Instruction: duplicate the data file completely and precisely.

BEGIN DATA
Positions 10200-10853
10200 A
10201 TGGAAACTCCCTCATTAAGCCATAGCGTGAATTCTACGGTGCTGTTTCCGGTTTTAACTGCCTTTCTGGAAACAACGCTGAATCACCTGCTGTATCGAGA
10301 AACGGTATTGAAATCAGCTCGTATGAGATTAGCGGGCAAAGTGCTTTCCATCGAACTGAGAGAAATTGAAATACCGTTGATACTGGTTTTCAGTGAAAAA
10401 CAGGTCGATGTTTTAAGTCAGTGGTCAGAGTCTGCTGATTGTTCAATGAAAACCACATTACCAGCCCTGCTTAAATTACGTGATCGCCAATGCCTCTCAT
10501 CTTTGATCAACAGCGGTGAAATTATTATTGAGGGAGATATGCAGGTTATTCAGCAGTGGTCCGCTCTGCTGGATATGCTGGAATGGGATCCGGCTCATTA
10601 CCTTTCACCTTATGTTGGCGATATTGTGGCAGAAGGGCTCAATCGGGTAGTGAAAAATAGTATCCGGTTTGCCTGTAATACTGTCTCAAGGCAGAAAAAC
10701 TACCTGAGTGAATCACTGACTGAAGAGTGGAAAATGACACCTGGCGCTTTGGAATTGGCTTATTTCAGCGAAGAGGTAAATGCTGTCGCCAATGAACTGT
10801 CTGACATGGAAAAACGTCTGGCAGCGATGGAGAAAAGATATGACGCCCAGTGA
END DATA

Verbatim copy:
Positions 10200-10853
10200 A
10201 TGGAAACTCCCTCATTAAGCCATAGCGTGAATTCTACGGTGCTGTTTCCGGTTTTAACTGCCTTTCTGGAAACAACGCTGAATCACCTGCTGTATCGAGA
10301 AACGGTATTGAAATCAGCTCGTATGAGATTAGCGGGCAAAGTGCTTTCCATCGAACTGAGAGAAATTGAAATACCGTTGATACTGGTTTTCAGTGAAAAA
10401 CAGGTCGATGTTTTAAGTCAGTGGTCAGAGTCTGCTGATTGTTCAATGAAAACCACATTACCAGCCCTGCTTAAATTACGTGATCGCCAATGCCTCTCAT
10501 CTTTGATCAACAGCGGTGAAATTATTATTGAGGGAGATATGCAGGTTATTCAGCAGTGGTCCGCTCTGCTGGATATGCTGGAATGGGATCCGGCTCATTA
10601 CCTTTCACCTTATGTTGGCGATATTGTGGCAGAAGGGCTCAATCGGGTAGTGAAAAATAGTATCCGGTTTGCCTGTAATACTGTCTCAAGGCAGAAAAAC
10701 TACCTGAGTGAATCACTGACTGAAGAGTGGAAAATGACACCTGGCGCTTTGGAATTGGCTTATTTCAGCGAAGAGGTAAATGCTGTCGCCAATGAACTGT
10801 CTGACATGGAAAAACGTCTGGCAGCGATGGAGAAAAGATATGACGCCCAGTGA